Located between AR Hwy. 35 and U.S. Highway 278 East, this Wildlife Management Area is a true wetland ecosystem, composed almost totally of cypress, tupelo, buttonbush, locust and willow trees.
Access to the west side and the parking area: Take state highway 35 southeast from Monticello for approximately 12 miles. A green WMA sign is located here on the North of the roadside at Selma-Collins road. Turn left here and goes 2 miles to the parking area. Currently, there are no campsites available.
Seven Devils Swamp Natural Area is located along Cut-off Creek at the point where the creek flows from the pine-covered hills of the Coastal Plain to the flat lowlands of the Mississippi Alluvial Plain. Farther downstream, the area is almost permanently flooded, supporting a diverse swamp community. High-quality forested canebrakes are interspersed throughout the area. The natural area lies within the Seven Devils Swamp Wildlife Management Area and is co-managed with the Arkansas Game and Fish Commission and the Arkansas Natural Heritage Commission.
Seven Devils WMA is part of a 6,000 acre swamp located in Drew County. 512 acres are owned by the AGFC the remainder is owned mostly by Georgia-Pacific Corp. and other private individuals. The portion owned by Georgia-Pacific is in the land lease system known as the Casey Jones WMA. For more information regarding hunting in Seven Devils Swamp please call the Arkansas Game and Fish Commission at 870-367-3559.
Recreation Other Than Hunting
Fishing on the area in the spring is considered good. Species include; bass, crappie, bluegill and catfish. By summer, water levels are too low for good fishing. The swamp has a breeding population of anhingas, great blue herons, little green herons and American herons. There are occasional sightings of eagles in the fall and winter. There are some alligators present on the area.
The area has about eight miles of boat trails, marked by reflective clips on trees. Meandering through the swamp by boat, visitors can see abundant wildlife and areas of the swamp that are still primeval in appearance.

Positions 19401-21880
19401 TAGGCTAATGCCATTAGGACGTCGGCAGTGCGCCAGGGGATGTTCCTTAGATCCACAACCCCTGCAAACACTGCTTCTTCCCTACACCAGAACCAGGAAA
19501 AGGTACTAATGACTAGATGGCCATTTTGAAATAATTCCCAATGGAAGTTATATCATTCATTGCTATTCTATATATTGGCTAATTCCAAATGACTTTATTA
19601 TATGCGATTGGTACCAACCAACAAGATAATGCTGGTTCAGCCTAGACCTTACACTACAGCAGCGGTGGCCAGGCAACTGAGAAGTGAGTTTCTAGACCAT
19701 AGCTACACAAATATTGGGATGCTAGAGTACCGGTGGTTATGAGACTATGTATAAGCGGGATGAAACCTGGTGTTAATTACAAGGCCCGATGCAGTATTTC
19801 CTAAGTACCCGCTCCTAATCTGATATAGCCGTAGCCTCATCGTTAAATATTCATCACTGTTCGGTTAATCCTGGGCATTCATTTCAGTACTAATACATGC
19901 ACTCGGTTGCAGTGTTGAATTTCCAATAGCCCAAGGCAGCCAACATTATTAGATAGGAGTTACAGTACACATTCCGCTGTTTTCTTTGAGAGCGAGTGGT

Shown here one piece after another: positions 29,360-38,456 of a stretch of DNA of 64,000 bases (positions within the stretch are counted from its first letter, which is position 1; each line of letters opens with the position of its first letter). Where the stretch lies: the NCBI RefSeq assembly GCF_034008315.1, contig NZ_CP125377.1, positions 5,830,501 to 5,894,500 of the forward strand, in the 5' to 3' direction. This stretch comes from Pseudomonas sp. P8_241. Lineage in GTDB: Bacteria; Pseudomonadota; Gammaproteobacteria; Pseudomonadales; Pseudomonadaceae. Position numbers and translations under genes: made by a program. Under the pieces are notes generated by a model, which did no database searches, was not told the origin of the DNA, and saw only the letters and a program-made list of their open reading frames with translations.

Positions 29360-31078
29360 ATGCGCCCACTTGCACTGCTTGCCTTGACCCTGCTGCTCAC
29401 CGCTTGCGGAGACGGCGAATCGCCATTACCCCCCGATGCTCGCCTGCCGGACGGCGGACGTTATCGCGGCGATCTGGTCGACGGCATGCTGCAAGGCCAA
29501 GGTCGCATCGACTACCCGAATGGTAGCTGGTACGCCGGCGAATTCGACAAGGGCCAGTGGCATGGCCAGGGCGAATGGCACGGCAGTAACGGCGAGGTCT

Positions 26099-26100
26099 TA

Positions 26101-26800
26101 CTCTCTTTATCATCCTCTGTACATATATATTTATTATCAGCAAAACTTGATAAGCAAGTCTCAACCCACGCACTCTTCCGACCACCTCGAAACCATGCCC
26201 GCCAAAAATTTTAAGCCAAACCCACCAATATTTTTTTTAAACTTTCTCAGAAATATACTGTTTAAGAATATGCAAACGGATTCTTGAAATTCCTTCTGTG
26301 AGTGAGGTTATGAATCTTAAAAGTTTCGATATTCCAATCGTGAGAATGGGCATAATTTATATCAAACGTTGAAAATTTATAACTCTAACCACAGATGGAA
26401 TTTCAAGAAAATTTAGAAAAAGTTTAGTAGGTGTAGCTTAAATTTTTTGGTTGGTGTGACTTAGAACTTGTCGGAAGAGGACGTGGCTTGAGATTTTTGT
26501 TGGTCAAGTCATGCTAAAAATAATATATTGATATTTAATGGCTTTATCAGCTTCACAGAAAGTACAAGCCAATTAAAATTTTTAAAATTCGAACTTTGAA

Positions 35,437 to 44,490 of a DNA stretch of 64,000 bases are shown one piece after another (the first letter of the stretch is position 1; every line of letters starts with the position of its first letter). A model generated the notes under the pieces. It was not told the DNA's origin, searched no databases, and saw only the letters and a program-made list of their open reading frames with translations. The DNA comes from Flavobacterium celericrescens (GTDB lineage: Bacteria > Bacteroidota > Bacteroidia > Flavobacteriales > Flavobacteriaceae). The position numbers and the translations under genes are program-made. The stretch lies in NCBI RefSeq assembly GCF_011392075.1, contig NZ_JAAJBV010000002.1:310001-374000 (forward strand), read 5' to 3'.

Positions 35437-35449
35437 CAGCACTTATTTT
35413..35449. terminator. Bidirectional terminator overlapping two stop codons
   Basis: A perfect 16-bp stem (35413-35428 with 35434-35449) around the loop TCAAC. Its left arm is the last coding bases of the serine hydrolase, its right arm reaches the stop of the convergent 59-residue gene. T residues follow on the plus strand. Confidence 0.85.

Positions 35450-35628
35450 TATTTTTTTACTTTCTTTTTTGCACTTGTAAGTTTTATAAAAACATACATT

The area also provides excellent opportunities for birdwatchers and photographers but visitors should use caution while navigating the swampy bottom.
It is very easy to get lost and the swamp has an abundant supply of water snakes, like cottonmouth, as well as bear and alligator.
How’d it get its name?
There are a number of tales about how the swamp got its name, most of which involve someone getting lost. One tale, recounted in Bill James’ book Seven Tales From The Seven Devils, tells of a fur trapper, who after getting lost in the swamp, called the seven lakes within the swamp, “devils.” Asked if there were really seven lakes in the swamp, the fur trapper is reported to have said, “Seven lakes? Do you call them lakes? Those aren’t lakes! They grab ahold of your very soul and hold it captive! Seven lakes, you say? More like seven devils!”
The name, according to Rebecca DeArmond’s book Old Times Not Forgotten, stems from the seven lakes and use of the remote rough and swampy bottom by fugitives in Civil War days. Others say the swamp was named after the seven lakes because “they’re a devil to get to” or named after seven bridges within the swamp because “they were a devil to cross.” Former Drew County Sheriff David Taylor Hyatt dismisses all the folklore but concedes that it probably did get its name for the seven lakes in the swamp.
“It’s kind of a spooky place,” said Tom Heflin, an Illinois artist and former Drew County resident whose painting “Ghost of Seven Devils” was inspired by his childhood memories of the swamp, a wildlife haven for alligators, bear, blue heron, green heron, cranes, water turkey, fox, mink, raccoon, snakes, beaver, otter, turtles, water turkeys, eagles, squirrels, ducks, deer and other species. (credit: Patty Wooten, searktoday.com)